Friday, February 25, 2011

Illinois becomes haven for Democrats on the run

Illinois, known for its wayward politicians and back-door political dealings, is in the odd position of having become the Switzerland on the Prairie as lawmakers fleeing votes in Wisconsin and Indiana take refuge in its borders.

If Illinois didn't invent political dysfunction, it's made a career of perfecting it. Former Gov. Rod Blagojevich, accused of trying to sell a vacant U.S. Senate seat; imprisoned former Gov. George Ryan, convicted of turning his government offices into little more than divisions of his fundraising machine; and the patronage hiring and backroom dealings of the once-mighty Chicago political machine are just a few entries on the state's resume.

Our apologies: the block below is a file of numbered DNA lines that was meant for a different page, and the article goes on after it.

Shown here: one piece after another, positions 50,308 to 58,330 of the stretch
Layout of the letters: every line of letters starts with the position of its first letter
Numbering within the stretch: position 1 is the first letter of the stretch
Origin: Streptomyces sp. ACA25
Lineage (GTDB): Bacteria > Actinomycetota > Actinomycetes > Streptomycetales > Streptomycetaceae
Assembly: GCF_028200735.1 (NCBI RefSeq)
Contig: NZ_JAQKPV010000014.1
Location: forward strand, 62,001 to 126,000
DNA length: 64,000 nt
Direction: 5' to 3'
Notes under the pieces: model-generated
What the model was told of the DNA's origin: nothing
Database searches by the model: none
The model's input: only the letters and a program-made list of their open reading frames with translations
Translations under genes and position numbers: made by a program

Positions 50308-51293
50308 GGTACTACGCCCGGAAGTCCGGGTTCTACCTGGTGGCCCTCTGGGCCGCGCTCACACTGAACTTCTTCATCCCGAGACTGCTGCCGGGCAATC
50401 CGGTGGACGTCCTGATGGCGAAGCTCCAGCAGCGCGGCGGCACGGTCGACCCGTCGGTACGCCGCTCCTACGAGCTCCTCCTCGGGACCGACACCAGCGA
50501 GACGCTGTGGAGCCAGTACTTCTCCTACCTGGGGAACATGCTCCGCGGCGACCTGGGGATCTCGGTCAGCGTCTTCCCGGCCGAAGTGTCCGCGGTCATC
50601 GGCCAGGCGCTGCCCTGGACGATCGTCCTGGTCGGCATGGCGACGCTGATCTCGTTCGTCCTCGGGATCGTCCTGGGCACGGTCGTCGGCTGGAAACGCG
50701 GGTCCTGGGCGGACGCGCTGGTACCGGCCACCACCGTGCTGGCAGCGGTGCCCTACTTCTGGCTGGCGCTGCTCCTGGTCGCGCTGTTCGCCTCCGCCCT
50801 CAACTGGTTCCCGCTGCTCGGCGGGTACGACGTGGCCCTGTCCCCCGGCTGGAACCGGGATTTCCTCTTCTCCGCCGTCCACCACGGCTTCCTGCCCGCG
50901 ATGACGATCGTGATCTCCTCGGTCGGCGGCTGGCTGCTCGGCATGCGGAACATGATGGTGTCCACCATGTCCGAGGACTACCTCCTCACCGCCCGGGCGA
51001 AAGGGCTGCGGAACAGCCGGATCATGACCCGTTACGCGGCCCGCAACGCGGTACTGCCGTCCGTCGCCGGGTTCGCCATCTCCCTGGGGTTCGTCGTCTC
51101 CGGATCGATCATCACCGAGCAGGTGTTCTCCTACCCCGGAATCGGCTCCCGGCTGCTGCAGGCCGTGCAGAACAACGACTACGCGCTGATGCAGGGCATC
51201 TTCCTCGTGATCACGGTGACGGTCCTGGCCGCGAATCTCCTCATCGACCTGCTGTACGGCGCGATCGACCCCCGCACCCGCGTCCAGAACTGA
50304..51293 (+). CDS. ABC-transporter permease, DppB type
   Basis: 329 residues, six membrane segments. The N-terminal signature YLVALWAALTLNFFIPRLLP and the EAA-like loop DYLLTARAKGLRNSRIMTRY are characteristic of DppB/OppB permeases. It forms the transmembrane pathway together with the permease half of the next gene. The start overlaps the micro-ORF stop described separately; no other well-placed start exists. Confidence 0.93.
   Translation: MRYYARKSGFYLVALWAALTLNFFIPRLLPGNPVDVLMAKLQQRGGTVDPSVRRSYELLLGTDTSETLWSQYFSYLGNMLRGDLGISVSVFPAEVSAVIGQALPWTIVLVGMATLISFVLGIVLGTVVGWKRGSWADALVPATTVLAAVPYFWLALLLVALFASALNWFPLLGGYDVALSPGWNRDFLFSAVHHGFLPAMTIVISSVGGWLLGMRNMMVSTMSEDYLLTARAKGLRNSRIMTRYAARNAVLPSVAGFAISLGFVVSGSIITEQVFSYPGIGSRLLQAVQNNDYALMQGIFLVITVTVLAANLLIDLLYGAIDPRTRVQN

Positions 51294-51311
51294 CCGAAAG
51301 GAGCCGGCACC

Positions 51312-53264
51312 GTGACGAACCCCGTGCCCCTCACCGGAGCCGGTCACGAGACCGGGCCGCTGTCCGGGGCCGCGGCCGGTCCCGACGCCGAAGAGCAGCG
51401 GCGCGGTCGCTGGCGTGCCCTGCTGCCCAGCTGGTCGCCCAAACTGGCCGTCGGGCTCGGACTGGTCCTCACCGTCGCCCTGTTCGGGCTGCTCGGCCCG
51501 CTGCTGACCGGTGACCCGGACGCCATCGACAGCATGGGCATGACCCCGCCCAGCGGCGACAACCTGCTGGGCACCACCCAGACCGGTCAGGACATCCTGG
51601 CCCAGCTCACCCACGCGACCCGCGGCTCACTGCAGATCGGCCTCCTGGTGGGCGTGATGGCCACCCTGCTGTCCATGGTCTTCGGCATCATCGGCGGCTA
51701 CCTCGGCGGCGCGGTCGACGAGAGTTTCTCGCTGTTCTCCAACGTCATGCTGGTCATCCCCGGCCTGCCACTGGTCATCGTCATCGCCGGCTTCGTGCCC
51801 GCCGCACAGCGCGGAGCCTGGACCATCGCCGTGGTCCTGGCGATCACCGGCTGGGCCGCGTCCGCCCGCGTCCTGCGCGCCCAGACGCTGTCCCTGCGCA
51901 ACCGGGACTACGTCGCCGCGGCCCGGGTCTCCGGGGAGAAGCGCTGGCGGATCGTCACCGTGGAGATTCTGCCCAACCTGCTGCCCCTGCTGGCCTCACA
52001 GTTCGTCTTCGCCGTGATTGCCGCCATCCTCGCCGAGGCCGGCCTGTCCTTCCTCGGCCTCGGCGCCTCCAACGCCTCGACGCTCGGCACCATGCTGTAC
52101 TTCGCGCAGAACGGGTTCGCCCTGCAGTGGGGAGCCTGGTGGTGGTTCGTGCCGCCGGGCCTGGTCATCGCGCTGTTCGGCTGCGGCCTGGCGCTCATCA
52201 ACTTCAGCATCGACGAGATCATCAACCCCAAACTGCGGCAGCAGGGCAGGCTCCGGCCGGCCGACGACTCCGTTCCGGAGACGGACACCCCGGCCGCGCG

And now with bands of Democratic legislators streaming over Illinois' borders to avoid votes on anti-union bills and other measures supported by Republicans, some residents wonder why they had to bring their problems here. Others say it might do the state's political image a rare bit of good.

"It makes us look, for once, a little less crazy than our neighbors politically," said Chris Mooney a political science professor with the University of Illinois-Springfield and the Institute for Government and Public Affairs. "We seem like more normal politics, and that's not always the case."

Mooney's comments were featured in a February 25, 2011, article by the Associated Press.

Download a PDF of the article